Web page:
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FERC Accepts ISO New England Proposal to Allow Energy Storage Facilities to Operate as Transmission-Only Assets

The Federal Energy Regulatory Commission recently accepted a proposal from ISO New England that will allow energy storage facilities to be planned and operated as transmission-only assets to address system needs identified in a regional system planning process.

FERC issued the order accepting the proposal on Oct. 19. Specifically, the Commission accepted proposed revisions to ISO-NE’s Transmission, Markets and Services Tariff and Transmission Operating Agreement.

ISO-NE said that storage as transmission-only assets could include a variety of storage resources, including battery technology and pumped hydro. Because they would be built only to serve a transmission reliability purpose, SATOAs will not compete in the electricity markets and will have minimal effect on wholesale prices, according to ISO-NE.

SATOA rules would not apply to or restrict the numerous other energy storage resources that already compete in the markets, including almost 2,000 megawatts of pumped storage and more than 600 MW of new and existing battery storage resources that secured obligations in a Forward Capacity Auction for the upcoming 2024–2025 commitment period, the grid operator said.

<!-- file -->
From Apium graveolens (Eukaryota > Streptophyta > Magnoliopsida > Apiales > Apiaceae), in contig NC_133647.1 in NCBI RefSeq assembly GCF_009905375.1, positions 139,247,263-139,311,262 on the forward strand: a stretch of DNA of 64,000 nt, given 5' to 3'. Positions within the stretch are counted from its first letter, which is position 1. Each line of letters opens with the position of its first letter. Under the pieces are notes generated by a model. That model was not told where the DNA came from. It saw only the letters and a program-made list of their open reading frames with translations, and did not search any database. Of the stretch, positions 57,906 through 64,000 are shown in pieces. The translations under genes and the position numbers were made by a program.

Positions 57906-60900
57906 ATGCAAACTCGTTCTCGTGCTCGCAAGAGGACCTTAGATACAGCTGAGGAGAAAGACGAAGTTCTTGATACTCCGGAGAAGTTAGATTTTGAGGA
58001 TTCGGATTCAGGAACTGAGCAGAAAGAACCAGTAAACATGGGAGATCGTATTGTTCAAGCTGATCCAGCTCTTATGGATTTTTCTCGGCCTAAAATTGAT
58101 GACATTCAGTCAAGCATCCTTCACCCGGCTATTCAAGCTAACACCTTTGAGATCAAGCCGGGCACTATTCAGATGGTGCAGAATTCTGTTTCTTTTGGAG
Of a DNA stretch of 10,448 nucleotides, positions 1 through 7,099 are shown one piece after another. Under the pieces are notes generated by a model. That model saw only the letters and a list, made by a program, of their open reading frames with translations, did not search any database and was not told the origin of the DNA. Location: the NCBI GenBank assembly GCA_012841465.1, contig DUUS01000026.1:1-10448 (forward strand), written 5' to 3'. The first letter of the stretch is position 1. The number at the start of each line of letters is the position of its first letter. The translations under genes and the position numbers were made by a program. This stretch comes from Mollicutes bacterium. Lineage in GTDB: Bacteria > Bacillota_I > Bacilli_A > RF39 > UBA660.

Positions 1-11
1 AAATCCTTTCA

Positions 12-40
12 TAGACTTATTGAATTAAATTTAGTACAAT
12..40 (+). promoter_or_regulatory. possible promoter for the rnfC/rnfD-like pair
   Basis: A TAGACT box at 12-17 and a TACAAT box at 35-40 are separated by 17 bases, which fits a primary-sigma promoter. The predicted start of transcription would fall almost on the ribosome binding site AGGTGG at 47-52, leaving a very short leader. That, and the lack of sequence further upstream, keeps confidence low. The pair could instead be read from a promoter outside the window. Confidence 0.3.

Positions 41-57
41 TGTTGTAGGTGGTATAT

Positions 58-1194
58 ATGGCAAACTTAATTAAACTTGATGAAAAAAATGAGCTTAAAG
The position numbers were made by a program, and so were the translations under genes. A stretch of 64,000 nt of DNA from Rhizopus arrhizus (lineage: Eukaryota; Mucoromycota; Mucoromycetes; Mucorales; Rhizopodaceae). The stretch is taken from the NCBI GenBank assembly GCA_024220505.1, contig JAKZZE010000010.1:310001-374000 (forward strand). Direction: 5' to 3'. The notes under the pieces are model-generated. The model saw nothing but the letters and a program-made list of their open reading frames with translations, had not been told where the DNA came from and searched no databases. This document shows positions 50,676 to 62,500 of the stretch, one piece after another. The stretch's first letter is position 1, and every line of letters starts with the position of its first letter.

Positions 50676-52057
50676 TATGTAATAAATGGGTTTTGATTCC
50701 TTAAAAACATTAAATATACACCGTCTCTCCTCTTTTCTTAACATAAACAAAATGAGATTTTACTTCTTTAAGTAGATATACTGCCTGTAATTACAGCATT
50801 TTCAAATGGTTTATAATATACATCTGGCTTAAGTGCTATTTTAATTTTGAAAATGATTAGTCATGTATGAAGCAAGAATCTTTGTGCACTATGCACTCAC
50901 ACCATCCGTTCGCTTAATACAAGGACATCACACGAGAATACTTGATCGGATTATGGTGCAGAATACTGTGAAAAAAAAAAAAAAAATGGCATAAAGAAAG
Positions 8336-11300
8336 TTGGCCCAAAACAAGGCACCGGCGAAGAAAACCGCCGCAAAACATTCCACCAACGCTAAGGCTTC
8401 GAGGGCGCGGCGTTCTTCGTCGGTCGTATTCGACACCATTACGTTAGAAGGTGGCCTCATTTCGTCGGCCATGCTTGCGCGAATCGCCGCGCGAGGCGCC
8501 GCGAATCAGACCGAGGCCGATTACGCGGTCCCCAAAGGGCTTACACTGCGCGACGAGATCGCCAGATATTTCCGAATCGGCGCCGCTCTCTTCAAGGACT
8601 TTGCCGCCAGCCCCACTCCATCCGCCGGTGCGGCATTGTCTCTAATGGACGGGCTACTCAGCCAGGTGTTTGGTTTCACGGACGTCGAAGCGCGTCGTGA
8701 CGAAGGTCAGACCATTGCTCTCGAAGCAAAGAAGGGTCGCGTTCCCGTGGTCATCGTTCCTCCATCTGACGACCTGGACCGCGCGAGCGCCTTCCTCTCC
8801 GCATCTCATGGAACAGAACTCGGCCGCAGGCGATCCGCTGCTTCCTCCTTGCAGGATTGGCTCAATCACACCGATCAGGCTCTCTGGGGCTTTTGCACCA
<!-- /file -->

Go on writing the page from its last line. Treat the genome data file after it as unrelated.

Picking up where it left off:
Nor would the rules apply to or restrict the roughly 18,000 MW of battery resources proposed in the ISO’s Interconnection request queue, or future projects looking to participate in the markets.  

While SATOAs would be owned and maintained by transmission companies, ISO New England system operators would control their use. SATOAs would be used under specific system conditions to prevent localized overloading after at least two unplanned equipment outages on the transmission system.

SATOAs also could be deployed as a last resort to help prevent or mitigate controlled outages in the unlikely event that demand for electricity were to exceed the regionally available supply, or to assist with system recovery after an outage.

Construction of SATOAs by transmission companies would depend upon selection in the open regional system planning process administered by ISO New England, similar to the way reliability-based system upgrades are handled today, the grid operator said.

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